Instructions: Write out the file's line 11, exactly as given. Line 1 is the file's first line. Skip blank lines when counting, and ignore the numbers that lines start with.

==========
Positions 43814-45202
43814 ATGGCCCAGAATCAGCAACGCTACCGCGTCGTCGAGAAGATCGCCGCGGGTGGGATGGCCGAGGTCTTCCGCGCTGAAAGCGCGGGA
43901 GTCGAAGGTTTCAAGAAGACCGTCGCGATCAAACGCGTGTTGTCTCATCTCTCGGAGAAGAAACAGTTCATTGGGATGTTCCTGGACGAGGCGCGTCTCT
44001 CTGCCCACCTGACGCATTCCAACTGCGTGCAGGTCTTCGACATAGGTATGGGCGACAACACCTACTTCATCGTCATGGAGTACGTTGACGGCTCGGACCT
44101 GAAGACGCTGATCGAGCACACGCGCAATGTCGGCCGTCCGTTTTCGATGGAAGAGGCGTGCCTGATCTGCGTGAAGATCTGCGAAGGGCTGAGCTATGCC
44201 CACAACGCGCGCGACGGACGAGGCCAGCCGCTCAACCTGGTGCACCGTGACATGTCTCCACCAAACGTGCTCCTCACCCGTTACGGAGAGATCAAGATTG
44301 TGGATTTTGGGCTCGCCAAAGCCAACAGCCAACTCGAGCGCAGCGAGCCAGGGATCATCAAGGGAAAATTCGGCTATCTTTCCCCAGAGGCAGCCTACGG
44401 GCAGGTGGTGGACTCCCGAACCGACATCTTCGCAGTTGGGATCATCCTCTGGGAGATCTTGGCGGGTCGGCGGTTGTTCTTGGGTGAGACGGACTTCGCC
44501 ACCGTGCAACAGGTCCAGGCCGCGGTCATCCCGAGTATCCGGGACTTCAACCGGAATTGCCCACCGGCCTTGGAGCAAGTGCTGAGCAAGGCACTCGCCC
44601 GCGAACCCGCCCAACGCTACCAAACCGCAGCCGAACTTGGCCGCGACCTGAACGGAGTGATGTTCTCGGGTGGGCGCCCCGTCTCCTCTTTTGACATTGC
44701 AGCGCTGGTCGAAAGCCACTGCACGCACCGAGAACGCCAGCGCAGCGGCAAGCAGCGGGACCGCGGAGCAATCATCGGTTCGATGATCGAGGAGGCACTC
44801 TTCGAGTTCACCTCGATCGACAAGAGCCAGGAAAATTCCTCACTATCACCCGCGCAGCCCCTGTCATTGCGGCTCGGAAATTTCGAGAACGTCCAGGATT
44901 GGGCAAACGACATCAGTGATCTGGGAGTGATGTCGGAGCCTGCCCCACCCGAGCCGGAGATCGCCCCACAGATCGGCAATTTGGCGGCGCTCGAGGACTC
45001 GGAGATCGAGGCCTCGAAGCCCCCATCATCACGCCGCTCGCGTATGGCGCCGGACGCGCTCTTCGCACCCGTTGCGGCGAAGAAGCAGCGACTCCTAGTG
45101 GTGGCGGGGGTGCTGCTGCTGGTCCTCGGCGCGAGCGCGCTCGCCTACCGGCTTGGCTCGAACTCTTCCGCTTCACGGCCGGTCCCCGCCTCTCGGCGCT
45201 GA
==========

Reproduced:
44701 AGCGCTGGTCGAAAGCCACTGCACGCACCGAGAACGCCAGCGCAGCGGCAAGCAGCGGGACCGCGGAGCAATCATCGGTTCGATGATCGAGGAGGCACTC